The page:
Forums Or Blogs – Do We Need 2 Make A Choice?

I've never really gotten into forums, and getting involved in blogging has made it even harder to engage with that format that has been around now for quite a long time. Today, Leigh Blackall has pointed to an EdNa based forum that's been brewing for a while complete with flaming, self promotion, one liner put downs and disrespect aplenty. Alex Hayes has put together some thoughts on the same topic. I suppose at least those forums are showing some action. Back over at my own professional association's EdNa Group (sorry - locked to the outside world) things are quieter than my childhood Christmases on the farm. I'm guilty of not contributing much there but it seems South Aussie educators aren't really into posting to forums either.

Interestingly, one of the topics over at the forum in question dealt with the supposed inferiority of blogs to other forms of online communication. See, I actually think it is possible to have a forum like conversation on a blog with a number of distinct advantages. And I'm talking from a user's point of view, not a web designer or coder or other type of expert. I just want to connect with educators who are interested in discussing topics of mutual interest - if no-one's interested, then it still ends up being a digital record of my own thoughts and observations.

A current example is happening at the moment over on Brett Moller's blog, where he and I have been involved in a discussion via comments and a series of posts on the topic of "Authority of Source". (More on the actual conversation later - one hint though, you need to select the white space under Brett's own comments to see what he has written).Β  Here are two differing points of view, with the dangerous ingredient of religious beliefs mixed in, and the exchange is very respectful, aimed at furthering understanding as opposed to proving a point and open for any of Brett's readers to join in. I don't need to log in to participate, it's Brett's topic so all of the content stays right there on his blog for as long as he wishes and anyone with a web connection in the world can join in. The content is gathered up via RSS and search engine crawling so everything written is highly accessible and open. A forum just can't do that. And as Leigh has shown, it's very easy to jump ship and take all of your digital content with you.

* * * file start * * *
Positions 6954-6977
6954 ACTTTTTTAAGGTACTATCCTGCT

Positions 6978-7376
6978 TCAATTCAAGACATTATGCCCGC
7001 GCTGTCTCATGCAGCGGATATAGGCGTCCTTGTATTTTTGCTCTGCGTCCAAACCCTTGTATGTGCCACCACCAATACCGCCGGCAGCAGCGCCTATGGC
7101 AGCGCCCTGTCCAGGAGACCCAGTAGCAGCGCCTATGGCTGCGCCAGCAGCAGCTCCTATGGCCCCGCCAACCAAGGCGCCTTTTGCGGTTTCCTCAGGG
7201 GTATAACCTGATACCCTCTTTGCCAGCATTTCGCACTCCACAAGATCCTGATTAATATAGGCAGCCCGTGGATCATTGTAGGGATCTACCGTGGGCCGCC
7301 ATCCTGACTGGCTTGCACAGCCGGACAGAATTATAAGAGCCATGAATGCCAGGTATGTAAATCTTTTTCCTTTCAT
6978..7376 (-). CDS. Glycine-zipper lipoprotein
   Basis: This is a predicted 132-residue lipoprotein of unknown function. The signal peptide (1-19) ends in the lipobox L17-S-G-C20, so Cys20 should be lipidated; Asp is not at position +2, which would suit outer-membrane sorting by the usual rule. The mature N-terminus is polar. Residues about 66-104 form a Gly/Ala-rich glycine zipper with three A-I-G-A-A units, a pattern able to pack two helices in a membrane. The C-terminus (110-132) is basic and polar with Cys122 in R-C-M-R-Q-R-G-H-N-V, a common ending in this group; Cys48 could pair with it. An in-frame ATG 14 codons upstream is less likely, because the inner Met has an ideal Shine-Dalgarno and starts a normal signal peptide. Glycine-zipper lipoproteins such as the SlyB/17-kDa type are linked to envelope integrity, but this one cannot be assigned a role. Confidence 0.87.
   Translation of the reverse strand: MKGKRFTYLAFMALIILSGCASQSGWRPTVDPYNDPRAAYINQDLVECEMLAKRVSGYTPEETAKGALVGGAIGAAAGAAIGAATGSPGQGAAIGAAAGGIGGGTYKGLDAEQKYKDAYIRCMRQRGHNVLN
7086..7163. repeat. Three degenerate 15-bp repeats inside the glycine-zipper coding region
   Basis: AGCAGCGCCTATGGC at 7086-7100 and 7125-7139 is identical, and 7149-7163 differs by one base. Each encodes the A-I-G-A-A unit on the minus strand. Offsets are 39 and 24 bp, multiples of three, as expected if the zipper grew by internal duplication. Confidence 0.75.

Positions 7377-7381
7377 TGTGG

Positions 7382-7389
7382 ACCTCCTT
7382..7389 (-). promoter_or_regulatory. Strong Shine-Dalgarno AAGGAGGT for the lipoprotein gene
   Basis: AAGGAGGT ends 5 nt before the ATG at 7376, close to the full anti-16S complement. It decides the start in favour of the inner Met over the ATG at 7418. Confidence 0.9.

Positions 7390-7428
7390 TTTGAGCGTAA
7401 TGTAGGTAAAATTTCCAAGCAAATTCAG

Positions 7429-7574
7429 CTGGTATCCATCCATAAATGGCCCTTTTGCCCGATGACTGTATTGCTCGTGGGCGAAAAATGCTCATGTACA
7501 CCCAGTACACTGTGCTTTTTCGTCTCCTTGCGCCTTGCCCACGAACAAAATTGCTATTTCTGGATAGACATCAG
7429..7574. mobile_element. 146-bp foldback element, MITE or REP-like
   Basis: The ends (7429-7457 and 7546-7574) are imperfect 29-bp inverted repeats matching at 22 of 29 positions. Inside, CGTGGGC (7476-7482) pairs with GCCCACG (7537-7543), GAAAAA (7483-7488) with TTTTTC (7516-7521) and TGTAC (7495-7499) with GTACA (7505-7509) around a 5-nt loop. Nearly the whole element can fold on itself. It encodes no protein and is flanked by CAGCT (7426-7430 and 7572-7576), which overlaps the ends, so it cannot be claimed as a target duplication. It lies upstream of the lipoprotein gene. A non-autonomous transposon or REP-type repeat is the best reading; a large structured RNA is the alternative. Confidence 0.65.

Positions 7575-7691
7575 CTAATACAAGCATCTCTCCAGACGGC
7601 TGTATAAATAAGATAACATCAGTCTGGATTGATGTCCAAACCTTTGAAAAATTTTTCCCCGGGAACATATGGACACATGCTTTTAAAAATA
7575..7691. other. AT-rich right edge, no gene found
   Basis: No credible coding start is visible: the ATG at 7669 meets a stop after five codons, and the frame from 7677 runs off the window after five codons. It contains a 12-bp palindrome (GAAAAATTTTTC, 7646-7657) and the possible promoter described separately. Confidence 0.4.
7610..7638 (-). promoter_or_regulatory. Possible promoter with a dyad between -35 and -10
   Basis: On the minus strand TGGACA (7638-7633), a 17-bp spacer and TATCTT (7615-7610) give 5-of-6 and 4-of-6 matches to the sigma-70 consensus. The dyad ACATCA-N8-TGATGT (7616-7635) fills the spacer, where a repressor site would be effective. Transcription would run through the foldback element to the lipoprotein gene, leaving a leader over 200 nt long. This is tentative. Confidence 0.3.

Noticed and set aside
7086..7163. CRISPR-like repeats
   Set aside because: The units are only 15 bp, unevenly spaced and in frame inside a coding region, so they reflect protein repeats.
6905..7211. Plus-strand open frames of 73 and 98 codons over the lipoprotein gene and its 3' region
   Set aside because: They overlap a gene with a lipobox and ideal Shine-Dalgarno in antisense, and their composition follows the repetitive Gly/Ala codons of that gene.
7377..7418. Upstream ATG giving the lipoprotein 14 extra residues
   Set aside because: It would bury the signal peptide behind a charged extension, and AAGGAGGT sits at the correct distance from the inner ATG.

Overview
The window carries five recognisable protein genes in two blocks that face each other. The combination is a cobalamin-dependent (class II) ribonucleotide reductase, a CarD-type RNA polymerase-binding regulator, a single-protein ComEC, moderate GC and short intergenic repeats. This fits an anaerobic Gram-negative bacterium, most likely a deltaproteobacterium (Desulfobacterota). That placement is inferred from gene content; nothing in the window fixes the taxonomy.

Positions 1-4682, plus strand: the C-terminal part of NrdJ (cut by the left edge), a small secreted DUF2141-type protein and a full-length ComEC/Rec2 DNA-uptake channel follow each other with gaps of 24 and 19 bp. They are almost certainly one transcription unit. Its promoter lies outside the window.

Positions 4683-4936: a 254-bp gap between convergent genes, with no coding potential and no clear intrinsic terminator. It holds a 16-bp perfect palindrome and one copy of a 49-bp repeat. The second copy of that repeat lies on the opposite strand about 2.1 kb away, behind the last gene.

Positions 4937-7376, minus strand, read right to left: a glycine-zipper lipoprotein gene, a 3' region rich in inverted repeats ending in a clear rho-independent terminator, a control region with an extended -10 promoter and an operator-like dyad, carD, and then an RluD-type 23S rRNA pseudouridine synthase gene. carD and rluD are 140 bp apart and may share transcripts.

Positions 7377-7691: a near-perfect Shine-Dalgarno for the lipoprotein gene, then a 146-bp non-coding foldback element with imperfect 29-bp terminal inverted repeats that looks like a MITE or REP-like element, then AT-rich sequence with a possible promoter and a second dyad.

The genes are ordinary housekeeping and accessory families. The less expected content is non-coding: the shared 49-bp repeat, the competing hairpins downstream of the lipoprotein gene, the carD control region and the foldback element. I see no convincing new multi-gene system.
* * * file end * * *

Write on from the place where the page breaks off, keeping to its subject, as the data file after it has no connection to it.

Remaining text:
I still do frequent forums and they can be a place to gather new ideas but the flexibility and ease of a blog makes it my personal choice - by a country mile.

Print Friendly, PDF & Email

5 thoughts on “Forums Or Blogs – Do We Need 2 Make A Choice?

  1. Kerrie Smith

    Hello Graham

    The problem with a forum is that the goal posts can move. Is that a bit too obscure? In Nancy White’s article at http://kt.flexiblelearning.net.au/edition-11-editorial/blogs-and-community-–-launching-a-new-paradigm-for-online-community/ she talked about new paradigms.
    One of the images that has stuck with me is the idea that within a forum where there are many strands the focus can very easily move from one strand to another.
    I don’t think a blog is as easily hi-jacked, although you may say something which makes your reader resolve never to read your blog again πŸ™‚
    Stronger voices in a forum can also hi-jack the discussion, especially if they are determined to be the definitive-answer-to-everything on every strand of the forum. These stronger voices are also capable of deterring anybody else from commenting. The question in a forum is how much intervention there should be.

    Reply
  2. Alexander Hayes

    “………..Back over at my own professional association’s EdNa Group (sorry – locked to the outside world) ”

    Says it all – although I can perfectly understand that given the pressure of a group who are determining their position in the network it becomes the realm of a few individuals to re-define where and what composities confidentiality and at what point competitive advantage overtook the need to apologise.

    Or in less than cryptic tones – why ?

    What has the Association to hide and who holds the key to it’s content ?

    I’m all for the country mile provided I’m trudging it through sleet and snow and mud and cow dung to get to the pub only to find it’s out of beer.

    Thats the issue with forums mostly – threads, threads and more frayed material trying to fit through the eye of academic needle πŸ™‚

    Reply
  3. Kerrie Smith

    CEGSA is an incorporated professional association, i.e. a ‘boundaried’ community whose members pay a membership fee.

    Reply
  4. hillbilly

    Hello.

    Nice site design. Okay, I need your advice.
    So, I wanna make my secondary school site, and I am looking for site template.
    Can you advice some online place or other resource where I can find many site templates?

    It would be better if it will be free:)
    I think many of us have personal sites, do you design it yourself?

    Regards, Bill.

    Reply

Leave a Reply

Your email address will not be published. Required fields are marked *